The Taylor Institute building incorporates a number of features to reduce its impact on the environment and enhance sustainability.
The Taylor Institute was constructed on the foundations of the former Nickle Arts Museum. All of the steel from the Nickle was recycled; in total, 89 per cent of construction, demolition and land clearing waste was diverted from landfill, for reuse or recycling.
The site’s native soils were preserved through an erosion and sedimentation control plan. Silt fences, silt socks and tire washes were used to keep all of the original soil on site during construction.
The building’s finishes incorporate a lot of wood, which adds warmth to the interior space. Preference was given to wood products certified by the Forest Stewardship Council; 99 per cent of the wood used in the building is FSC-certified and sustainably harvested.
Whenever possible, materials with a high recycled content were used in construction of the building. Recycled materials made up 14 per cent of the total cost of building materials.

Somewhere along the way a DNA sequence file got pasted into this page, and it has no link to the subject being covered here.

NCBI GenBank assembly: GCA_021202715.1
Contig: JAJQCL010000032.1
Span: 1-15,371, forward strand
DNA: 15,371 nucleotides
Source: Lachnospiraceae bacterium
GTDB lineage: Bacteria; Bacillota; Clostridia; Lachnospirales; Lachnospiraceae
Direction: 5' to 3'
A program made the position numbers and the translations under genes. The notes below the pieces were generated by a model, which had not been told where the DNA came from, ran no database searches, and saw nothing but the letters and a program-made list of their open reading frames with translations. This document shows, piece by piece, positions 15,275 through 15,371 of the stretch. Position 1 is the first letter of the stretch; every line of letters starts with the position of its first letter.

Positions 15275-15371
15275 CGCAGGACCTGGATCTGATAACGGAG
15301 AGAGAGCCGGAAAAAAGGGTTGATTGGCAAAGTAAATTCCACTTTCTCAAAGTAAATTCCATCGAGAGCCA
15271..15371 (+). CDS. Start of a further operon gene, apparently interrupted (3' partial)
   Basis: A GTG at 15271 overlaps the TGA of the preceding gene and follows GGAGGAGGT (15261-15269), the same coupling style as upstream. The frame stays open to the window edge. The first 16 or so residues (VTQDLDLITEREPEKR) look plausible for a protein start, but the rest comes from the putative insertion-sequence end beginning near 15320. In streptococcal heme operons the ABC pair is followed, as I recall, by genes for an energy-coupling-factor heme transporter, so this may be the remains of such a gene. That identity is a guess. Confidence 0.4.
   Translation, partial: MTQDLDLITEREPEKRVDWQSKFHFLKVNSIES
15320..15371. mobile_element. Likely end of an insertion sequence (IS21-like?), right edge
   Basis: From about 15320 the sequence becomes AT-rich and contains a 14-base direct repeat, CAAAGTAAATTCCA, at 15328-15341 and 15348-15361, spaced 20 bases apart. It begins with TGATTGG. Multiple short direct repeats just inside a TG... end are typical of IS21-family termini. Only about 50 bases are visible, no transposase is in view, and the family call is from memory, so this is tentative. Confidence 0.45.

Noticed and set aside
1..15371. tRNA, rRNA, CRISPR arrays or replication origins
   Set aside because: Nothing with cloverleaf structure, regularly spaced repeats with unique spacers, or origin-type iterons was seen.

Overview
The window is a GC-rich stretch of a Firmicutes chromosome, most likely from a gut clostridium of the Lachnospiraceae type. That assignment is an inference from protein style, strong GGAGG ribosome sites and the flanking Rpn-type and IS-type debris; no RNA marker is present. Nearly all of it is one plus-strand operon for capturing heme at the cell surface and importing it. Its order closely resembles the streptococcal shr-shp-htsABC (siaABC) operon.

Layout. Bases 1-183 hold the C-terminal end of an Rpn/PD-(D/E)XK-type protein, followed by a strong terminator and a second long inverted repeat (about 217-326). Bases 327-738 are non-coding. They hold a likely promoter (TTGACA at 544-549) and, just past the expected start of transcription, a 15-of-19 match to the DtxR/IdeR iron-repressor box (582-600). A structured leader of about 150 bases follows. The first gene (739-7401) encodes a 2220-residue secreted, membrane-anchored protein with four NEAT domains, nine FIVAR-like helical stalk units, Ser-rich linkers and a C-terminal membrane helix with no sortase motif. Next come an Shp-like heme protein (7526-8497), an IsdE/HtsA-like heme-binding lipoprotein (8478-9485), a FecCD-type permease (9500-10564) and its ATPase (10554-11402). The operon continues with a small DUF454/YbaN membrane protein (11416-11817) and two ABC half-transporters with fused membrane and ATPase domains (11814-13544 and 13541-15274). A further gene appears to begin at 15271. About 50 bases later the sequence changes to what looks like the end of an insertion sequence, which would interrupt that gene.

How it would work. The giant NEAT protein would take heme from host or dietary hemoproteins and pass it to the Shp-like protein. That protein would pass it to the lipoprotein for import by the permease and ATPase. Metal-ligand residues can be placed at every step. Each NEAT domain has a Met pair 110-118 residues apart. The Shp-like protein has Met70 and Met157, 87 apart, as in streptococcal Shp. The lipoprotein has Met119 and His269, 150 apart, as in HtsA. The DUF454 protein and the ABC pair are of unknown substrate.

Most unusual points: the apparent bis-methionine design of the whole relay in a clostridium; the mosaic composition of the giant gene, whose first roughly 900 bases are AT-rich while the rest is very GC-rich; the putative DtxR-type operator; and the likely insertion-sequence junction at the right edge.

The landscaped areas around the building incorporate trees, shrubs and grasses that are either native to the area or well-adapted to the local climate.
Using drought-tolerant grasses and native vegetation reduces the amount of water needed for irrigation. The choice of plants, combined with an efficient irrigation system, means the building uses 70 per cent less potable water for irrigation compared to a conventional building.
A low-energy building
The Taylor Institute incorporates a number of energy-saving features, including high-performance windows, LED lighting controlled by daylight sensors, low-flow hot water fixtures supplied by a high-efficiency water heater, a well-insulated roof, radiant heating and cooling, and sourcing energy from the campus district energy plant.
The ventilation of the building changes depending on the level of occupancy in certain areas. There are CO2 sensors located throughout the building that ensure sufficient outside air is delivered to the building occupants as needed, and saves energy when areas are unoccupied.
The roof is a light-coloured membrane that reflects more of the sun’s rays and reduces the amount of heat absorbed by the building. This lowers the amount of energy needed to cool the building in summer, and helps to minimize the urban heat island effect.
All of these features combine to reduce the building’s energy use by 71 per cent compared to a conventional building of the same size.